[View MP4]

Monique Mead: The Lullaby Project is really only an excuse to make a connection. And so in this Lullaby Project, they are really connecting on the deepest human level.

Dr. Tracy Vogel: I just think music has a way of healing. And I think this Lullaby Project just offers an opportunity to use music, to allow parents to tell their stories about their traumatic births. And to reframe and reprocess how they see it in a way that brings joy, post traumatic growth and even healing to the families.

Monique Mead: The Lullaby Project was created by Carnegie Hall in New York, and it pairs expecting parents or people have just had their babies with musicians to create personalized lullabies. And it's often you know, we're working with people who have trauma or who are bringing children into the world under extreme circumstances.

Amy Walsh: I had a really difficult first birth with my son. I took all the classes, read all the books came into the experience thinking that it was going to be like his most magical, beautiful experience and it was not that. And I'm friends with a lot of people that work in AHN. And whenever I told them about my experience, they referred me to Dr. Vogel.

Dr. Tracy Vogel: It's a therapy that is for families, not just the moms, it's incorporating the child. In addition, it doesn't use medications. So there are no side effects to doing this, which I think is a beautiful thing.

Amy Walsh: Because we were talking through my original birth trauma experience, we came up with all the words that I had felt them but then we came up with all the words that came out of it like strength and love and growth and compassion and all these different things that I feel like I sort of transitioned and looking back at the first traumatic experience. I am glad that happened.

Beleyou Kebede: Songwriting has the power to basically help us sift through the story of our lives. And I feel like we're bringing awareness to you know, some of the not so pretty things that can come out of somebody's pregnancy journey, which I feel like is super important.

Dr. Tracy Vogel: Watching the process has been absolutely magical. I don't have another word for it. We heard Celtic music come into it and the vibe and hearing her put her voice to it, and then allowing us to also participate and sing along with her. It's almost as if we're showing her, we're taking this journey with you. In that moment, looking at everyone's faces in the room and how moved they were. I think it just spoke to the power of music.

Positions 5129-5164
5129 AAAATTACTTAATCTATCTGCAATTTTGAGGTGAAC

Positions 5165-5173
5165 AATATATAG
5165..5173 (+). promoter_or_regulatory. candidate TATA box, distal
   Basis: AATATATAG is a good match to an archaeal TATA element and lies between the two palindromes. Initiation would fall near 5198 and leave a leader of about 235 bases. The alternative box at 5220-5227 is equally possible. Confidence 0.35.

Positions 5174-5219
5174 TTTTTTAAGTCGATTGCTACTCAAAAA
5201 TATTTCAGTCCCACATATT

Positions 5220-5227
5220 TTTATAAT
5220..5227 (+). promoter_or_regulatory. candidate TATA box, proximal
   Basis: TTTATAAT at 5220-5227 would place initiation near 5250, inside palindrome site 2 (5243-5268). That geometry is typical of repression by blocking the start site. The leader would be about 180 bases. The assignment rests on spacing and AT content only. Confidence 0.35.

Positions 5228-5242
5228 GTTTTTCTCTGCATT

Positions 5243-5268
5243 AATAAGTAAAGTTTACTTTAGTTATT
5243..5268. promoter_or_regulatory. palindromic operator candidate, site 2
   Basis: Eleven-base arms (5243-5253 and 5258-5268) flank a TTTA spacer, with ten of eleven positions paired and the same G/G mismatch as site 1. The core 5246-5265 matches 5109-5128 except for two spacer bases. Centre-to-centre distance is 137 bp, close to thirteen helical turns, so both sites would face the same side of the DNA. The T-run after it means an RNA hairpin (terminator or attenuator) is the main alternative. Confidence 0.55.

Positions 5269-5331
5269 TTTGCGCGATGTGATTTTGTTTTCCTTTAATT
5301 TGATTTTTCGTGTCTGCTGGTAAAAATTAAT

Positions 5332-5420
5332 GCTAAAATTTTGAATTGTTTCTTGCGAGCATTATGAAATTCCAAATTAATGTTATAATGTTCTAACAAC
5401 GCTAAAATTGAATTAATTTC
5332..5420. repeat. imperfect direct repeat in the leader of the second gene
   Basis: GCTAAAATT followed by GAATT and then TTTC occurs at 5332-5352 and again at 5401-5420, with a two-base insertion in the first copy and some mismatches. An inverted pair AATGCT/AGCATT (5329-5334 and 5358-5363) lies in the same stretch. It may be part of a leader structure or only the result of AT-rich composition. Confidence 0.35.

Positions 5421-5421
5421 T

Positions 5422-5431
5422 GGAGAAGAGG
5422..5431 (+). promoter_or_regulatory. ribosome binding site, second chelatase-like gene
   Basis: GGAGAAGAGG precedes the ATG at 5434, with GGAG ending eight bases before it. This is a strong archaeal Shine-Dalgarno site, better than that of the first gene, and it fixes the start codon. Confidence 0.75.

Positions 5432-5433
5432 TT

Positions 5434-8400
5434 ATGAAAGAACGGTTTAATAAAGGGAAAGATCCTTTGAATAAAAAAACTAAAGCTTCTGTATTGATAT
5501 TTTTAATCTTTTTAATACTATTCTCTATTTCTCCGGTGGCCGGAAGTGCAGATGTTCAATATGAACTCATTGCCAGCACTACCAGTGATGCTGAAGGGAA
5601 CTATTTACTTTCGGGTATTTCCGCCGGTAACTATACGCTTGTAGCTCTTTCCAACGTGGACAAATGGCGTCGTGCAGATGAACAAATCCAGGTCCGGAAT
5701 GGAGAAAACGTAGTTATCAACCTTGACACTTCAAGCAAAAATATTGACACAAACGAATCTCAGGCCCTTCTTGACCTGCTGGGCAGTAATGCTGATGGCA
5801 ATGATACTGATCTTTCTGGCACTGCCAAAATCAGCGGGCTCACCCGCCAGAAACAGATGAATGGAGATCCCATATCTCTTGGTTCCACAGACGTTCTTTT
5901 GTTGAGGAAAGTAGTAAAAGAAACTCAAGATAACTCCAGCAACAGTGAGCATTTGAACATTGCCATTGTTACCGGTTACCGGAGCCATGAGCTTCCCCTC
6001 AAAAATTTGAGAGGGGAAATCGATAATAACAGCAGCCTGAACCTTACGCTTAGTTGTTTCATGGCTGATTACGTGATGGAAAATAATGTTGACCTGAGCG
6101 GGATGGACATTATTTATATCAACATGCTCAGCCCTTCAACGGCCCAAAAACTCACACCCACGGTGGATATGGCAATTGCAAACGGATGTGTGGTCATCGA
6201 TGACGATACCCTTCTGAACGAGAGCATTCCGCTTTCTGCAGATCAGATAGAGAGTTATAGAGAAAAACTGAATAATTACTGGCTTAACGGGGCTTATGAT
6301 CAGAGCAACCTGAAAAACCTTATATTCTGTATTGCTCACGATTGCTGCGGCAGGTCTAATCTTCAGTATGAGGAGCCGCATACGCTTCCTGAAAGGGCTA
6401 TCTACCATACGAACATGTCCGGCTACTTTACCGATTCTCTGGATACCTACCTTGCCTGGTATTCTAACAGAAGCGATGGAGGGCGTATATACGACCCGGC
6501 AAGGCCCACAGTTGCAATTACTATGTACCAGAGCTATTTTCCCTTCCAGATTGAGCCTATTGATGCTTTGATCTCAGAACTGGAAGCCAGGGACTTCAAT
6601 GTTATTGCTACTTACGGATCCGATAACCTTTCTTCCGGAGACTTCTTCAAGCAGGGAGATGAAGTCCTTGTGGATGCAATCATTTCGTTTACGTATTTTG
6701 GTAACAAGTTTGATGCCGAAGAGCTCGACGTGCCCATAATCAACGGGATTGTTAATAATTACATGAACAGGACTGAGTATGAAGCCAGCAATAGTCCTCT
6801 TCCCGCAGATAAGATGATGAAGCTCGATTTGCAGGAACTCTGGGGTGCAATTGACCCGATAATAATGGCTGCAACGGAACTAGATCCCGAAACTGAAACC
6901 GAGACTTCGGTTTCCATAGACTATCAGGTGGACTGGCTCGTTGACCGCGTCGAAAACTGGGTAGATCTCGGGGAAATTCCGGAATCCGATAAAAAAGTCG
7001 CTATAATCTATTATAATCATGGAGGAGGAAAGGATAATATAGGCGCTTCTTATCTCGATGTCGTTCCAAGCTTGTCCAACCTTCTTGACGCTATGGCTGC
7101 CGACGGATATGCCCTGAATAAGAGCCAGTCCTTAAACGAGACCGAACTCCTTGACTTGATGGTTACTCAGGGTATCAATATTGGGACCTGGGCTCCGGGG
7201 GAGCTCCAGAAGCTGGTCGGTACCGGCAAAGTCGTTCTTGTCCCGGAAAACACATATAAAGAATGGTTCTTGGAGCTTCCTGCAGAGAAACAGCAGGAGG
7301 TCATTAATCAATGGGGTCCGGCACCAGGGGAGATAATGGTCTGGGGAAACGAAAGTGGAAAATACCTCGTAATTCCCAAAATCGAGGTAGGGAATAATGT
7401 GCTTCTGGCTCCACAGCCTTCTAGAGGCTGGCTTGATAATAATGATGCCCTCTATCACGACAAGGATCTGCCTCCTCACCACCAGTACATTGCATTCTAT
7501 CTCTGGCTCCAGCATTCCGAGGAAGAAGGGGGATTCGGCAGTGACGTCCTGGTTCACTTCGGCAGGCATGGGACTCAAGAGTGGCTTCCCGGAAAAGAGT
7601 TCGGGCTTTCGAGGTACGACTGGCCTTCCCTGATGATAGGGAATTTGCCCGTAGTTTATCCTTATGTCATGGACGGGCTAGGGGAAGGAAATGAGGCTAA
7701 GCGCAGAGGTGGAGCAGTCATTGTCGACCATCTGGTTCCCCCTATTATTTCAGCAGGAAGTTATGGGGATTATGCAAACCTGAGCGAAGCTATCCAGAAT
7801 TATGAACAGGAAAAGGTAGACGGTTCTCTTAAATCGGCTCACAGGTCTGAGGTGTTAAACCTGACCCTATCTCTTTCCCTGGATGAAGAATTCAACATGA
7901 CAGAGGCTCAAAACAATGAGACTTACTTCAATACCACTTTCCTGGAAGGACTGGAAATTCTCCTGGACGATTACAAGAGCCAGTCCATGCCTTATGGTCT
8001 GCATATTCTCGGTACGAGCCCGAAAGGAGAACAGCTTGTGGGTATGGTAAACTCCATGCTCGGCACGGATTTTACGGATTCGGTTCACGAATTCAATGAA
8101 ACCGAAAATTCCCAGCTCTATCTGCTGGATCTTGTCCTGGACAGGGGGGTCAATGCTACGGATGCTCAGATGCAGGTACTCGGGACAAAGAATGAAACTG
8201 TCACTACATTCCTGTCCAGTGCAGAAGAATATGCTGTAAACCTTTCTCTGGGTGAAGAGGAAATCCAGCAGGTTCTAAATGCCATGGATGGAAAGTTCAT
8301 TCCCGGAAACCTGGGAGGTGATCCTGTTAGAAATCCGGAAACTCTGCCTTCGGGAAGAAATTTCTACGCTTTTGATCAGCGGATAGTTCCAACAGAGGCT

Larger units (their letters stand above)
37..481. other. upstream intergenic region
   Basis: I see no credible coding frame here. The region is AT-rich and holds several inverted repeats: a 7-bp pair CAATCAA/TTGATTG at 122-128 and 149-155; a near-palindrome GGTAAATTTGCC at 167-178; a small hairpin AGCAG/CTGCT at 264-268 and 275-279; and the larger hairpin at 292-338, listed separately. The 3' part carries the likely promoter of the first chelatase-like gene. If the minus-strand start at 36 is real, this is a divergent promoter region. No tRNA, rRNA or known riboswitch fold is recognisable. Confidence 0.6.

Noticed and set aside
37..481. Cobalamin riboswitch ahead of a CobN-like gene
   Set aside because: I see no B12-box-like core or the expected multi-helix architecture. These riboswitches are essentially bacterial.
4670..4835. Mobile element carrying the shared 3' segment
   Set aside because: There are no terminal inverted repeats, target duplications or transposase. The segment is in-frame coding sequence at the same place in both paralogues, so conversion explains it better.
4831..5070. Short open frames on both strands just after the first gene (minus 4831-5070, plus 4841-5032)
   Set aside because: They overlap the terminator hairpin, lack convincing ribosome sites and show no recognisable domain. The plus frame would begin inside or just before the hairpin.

Amy Walsh: I didn't want my first boy to only ever hear about his birth story that it was traumatic. I can kind of take something that was difficult and hard and make something beautiful out of it.

Monique Mead: I'm hoping that the mothers and the parents are going to walk away with feeling that through this project they've created words they've been in touch with their deepest feelings, and that those have come together through the power of music and through the power of their own voice, that they'll be able to echo that through the years of their child and perhaps their generations.

Amy Walsh: This is the poem that I wrote my first session. My beautiful boys surrounded by toys how you've helped me grow before I was surrounded by me along you both came in your own unique ways each to heal and help me grow. I choose you again my soul mates and friends the depth of my love. You'll never know. Dax O’Ryan. That's my first son. I see you flying I love to watch you soar. Benjamin Stone oh how you’ve grown. I can’t wait to see you...